Martin Luther King said, "Something is happening in Memphis; something is happening in our world. And you know, if I were standing at the beginning of time, with the possibility of taking a kind of general and panoramic view of the whole of human history up to now, and the Almighty said to me, "Martin Luther King, which age would you like to live in?" I would take my mental flight by Egypt and I would watch God's children in their magnificent trek from the dark dungeons of Egypt through, or rather across the Red Sea, through the wilderness on toward the promised land. And in spite of its magnificence, I wouldn't stop there. ...
"Well, I don't know what will happen now. We've got some difficult days ahead. But it really doesn't matter with me now, because I've been to the mountaintop.
And I don't mind.
Like anybody, I would like to live a long life. Longevity has its place. But I'm not concerned about that now. I just want to do God's will. And He's allowed me to go up to the mountain. And I've looked over. And I've seen the Promised Land. I may not get there with you. But I want you to know tonight, that we, as a people, will get to the promised land!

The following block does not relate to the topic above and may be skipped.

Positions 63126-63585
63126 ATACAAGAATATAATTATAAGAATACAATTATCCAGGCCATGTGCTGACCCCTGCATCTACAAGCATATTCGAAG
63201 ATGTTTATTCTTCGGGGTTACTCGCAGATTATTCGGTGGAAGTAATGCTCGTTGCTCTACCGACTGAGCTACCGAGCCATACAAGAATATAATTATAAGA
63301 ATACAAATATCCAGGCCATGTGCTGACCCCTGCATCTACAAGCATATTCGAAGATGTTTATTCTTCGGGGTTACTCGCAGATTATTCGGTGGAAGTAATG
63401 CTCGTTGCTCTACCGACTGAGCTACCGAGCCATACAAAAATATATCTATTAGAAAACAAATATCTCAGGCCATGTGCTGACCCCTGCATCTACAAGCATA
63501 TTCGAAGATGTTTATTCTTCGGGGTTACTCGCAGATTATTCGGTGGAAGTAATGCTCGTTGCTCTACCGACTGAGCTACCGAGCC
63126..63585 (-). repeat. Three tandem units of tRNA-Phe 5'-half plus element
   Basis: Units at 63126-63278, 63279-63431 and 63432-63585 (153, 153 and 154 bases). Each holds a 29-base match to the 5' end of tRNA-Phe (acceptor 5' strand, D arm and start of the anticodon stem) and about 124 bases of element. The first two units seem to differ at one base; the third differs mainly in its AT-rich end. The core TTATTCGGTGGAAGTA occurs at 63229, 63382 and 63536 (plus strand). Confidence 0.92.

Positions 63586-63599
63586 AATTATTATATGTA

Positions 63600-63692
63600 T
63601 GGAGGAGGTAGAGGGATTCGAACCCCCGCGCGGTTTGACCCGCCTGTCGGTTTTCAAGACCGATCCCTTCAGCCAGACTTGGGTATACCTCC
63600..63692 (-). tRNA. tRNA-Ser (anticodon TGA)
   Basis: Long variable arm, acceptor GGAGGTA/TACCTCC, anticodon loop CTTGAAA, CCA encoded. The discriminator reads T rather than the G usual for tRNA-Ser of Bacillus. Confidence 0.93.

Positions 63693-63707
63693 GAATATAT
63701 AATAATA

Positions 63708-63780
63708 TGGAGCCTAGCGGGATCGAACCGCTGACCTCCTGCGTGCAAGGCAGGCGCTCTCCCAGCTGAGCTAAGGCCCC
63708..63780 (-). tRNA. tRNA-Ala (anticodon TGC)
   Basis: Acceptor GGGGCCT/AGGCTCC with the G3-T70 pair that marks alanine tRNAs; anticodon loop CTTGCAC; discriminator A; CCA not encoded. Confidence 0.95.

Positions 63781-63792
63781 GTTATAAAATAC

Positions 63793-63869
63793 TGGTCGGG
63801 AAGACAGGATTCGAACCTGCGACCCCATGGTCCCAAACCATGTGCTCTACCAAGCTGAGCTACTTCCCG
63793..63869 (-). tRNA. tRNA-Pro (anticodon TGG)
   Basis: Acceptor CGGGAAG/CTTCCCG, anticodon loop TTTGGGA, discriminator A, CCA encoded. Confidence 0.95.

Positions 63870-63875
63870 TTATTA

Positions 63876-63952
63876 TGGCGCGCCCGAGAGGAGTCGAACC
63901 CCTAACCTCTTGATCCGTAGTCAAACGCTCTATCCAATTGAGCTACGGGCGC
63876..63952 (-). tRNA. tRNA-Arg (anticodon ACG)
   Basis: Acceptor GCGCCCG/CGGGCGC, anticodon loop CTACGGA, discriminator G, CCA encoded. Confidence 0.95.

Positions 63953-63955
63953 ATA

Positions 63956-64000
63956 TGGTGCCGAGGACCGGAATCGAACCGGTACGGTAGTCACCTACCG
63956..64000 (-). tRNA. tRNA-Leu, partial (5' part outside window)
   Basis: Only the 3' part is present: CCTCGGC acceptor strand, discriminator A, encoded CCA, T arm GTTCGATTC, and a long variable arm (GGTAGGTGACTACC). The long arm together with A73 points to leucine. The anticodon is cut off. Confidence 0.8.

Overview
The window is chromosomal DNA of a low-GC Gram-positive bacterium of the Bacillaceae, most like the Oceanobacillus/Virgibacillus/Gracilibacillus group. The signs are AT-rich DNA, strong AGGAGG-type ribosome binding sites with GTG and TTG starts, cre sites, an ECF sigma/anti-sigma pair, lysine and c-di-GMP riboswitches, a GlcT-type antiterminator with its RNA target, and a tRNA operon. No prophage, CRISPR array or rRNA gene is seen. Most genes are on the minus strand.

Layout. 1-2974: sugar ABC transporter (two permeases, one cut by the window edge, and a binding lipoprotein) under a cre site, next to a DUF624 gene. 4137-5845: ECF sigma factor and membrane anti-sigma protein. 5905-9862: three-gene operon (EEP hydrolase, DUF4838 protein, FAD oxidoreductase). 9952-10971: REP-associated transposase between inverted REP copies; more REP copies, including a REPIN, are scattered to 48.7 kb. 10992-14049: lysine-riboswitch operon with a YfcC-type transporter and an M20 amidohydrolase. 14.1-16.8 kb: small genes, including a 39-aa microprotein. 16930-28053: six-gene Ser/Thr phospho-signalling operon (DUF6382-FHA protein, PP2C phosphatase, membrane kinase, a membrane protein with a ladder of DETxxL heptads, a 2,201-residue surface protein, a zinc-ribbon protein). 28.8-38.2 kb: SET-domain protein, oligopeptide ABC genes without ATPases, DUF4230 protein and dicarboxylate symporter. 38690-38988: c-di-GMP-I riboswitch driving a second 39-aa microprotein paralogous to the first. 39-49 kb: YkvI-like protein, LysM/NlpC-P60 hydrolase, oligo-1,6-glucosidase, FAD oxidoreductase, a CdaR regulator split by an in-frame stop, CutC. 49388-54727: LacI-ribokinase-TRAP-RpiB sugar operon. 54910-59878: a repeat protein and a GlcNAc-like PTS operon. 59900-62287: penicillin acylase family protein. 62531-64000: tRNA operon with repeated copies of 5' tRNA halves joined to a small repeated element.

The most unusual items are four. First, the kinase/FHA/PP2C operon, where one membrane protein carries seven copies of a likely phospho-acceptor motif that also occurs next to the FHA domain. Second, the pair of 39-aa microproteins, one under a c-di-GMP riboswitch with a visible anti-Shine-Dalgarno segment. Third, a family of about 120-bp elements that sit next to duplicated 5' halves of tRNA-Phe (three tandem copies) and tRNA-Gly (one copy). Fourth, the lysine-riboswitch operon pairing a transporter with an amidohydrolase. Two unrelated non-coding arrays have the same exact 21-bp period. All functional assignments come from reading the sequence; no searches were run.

And so I'm happy, tonight.
I'm not worried about anything.
I'm not fearing any man!
Mine eyes have seen the glory of the coming of the Lord!!"
On that occasion, Martin Luther King could think of no grander leave-taking than the one we have before us in the words of Moses on the plain before the Promised Land, as he spoke to the People of God.